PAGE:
WildSafeBC is reminding Cariboo residents to strip their fruit trees in order to spare the bears.
Ted Traer, WildSafeBC Cariboo coordinator, urges residents in 100 Mile House, Williams Lake and Quesnel to take a proactive approach to deter bears, noting that once a bear gets “a reward from a fruit tree, they will likely return. There have been several reports lately of bears in 108 Mile Ranch and 100 Mile House as well as other areas in the Cariboo.
“Although fruit might seem like a natural food source for these bears, fruit in our backyards leads to habituation of wildlife – something that is dangerous and cannot be undone,” Traer said.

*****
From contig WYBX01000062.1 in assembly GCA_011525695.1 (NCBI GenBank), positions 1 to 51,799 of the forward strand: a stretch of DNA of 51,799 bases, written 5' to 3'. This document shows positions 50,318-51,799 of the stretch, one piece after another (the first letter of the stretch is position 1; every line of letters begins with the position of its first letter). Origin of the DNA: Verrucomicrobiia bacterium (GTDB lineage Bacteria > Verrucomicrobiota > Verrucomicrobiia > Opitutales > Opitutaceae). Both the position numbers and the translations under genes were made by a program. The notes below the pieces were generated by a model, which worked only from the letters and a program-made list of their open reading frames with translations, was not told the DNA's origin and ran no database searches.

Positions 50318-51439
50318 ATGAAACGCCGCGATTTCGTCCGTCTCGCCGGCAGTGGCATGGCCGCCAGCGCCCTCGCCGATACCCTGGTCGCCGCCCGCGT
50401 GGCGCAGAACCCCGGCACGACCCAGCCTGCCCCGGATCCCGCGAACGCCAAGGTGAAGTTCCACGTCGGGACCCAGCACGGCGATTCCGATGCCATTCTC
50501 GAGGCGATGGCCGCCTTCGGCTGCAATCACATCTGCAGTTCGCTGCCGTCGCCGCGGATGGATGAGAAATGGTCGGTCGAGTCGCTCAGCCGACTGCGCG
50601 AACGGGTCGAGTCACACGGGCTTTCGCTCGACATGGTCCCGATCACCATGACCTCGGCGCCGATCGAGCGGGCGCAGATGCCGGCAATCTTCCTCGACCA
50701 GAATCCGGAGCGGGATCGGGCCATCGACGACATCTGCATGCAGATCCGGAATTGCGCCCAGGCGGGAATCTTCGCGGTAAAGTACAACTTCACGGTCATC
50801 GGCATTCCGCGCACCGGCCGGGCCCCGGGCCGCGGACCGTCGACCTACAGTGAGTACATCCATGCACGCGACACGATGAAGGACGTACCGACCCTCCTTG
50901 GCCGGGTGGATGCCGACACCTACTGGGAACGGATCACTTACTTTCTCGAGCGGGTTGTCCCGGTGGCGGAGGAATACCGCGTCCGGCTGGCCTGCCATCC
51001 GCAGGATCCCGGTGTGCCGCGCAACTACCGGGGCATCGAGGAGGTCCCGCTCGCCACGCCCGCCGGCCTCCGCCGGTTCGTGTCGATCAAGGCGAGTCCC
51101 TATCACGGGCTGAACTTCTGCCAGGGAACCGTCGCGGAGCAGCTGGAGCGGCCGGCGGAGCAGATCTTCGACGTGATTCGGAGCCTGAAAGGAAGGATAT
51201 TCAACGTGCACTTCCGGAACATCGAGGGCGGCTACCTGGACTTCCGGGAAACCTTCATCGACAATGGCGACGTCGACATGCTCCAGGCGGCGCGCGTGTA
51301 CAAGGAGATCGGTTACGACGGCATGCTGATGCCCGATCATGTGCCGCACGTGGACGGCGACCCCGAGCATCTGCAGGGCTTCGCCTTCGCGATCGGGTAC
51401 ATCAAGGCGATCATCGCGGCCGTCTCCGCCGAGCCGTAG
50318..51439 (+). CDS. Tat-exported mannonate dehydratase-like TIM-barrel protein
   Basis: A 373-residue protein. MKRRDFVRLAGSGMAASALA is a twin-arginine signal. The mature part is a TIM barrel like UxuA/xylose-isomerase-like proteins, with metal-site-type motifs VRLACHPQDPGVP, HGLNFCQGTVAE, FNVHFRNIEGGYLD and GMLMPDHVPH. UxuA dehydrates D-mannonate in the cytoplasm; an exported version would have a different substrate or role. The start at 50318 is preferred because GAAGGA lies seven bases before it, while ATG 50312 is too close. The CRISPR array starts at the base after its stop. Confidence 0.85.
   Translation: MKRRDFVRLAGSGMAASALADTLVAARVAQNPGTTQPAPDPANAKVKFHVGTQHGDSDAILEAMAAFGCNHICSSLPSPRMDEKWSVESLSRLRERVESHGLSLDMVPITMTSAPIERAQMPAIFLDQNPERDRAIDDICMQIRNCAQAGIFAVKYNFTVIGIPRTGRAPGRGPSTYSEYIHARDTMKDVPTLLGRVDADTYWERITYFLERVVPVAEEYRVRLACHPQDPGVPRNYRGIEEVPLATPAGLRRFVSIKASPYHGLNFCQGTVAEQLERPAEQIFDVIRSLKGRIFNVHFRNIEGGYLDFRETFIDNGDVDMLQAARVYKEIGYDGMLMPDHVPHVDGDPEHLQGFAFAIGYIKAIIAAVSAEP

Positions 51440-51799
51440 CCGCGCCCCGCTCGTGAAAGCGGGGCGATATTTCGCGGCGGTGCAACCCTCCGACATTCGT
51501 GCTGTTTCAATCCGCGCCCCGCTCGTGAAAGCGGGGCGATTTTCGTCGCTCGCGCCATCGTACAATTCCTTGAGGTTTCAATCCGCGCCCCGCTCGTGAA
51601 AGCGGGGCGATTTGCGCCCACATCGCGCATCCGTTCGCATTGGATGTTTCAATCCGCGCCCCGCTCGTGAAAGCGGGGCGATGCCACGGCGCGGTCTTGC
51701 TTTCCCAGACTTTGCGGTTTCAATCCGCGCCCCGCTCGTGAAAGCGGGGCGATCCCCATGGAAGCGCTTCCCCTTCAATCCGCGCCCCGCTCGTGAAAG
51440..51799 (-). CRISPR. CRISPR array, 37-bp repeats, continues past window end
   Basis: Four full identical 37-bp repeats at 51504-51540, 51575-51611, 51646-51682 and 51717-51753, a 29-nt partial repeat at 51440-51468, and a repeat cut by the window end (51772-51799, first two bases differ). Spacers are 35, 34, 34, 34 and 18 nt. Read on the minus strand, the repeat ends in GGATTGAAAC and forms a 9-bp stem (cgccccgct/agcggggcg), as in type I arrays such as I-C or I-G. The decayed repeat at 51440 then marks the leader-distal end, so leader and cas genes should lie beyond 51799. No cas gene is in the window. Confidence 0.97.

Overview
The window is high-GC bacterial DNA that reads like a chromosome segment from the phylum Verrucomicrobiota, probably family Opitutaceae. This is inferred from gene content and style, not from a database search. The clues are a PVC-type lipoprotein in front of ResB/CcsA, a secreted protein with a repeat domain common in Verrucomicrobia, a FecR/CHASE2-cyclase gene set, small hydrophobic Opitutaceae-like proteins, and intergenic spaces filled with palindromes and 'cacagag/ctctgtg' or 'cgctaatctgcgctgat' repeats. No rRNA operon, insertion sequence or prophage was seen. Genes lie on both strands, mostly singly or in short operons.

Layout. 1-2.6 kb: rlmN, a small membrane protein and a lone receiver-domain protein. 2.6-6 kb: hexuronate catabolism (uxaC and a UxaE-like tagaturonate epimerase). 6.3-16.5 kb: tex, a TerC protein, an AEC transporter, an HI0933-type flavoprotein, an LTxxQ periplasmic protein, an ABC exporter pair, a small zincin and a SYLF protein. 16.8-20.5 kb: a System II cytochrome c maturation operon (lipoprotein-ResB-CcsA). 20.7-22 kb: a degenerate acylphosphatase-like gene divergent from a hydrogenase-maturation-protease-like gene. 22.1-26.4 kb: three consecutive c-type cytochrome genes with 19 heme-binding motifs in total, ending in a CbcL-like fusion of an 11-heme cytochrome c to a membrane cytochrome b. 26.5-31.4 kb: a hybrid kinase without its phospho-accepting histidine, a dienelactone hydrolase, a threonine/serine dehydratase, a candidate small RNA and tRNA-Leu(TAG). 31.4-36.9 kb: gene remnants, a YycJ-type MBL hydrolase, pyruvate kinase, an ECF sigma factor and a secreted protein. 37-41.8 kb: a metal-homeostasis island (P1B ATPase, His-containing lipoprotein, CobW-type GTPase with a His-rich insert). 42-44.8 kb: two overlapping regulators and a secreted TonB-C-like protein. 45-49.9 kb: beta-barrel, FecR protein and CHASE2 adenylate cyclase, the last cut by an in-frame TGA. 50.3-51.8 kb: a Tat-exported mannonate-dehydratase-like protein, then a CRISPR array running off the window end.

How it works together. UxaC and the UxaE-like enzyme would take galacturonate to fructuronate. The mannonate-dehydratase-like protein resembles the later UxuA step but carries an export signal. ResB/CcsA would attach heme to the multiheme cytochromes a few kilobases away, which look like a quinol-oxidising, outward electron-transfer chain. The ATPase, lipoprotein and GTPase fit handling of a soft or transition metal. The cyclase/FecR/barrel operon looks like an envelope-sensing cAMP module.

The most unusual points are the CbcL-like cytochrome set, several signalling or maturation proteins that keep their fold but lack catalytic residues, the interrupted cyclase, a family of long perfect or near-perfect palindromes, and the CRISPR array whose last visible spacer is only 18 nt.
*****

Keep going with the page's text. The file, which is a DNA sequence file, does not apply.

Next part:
He suggests picking fruit and allowing it to ripen indoors or to pick fruit daily as it ripens. Cleaning up windfall is also important, as is pruning trees to control growth (making them easier to harvest.) Connect with community gleaning groups to donate excess fruit or to have your fruit gleaned (picked) for you.
He noted those who do not want their trees to produce fruit should prune the tree vigorously or spray spring blossoms with a garden hose to knock the blossoms off the tree. Electric fencing is also a simple way to protect fruit trees from wildlife.
For more info, visit wildsafebc.com/electric-fencing to view electric fencing guidelines and checklists and to report wildlife conflicts to the Conservation Officer Service at 1-877-952-7277.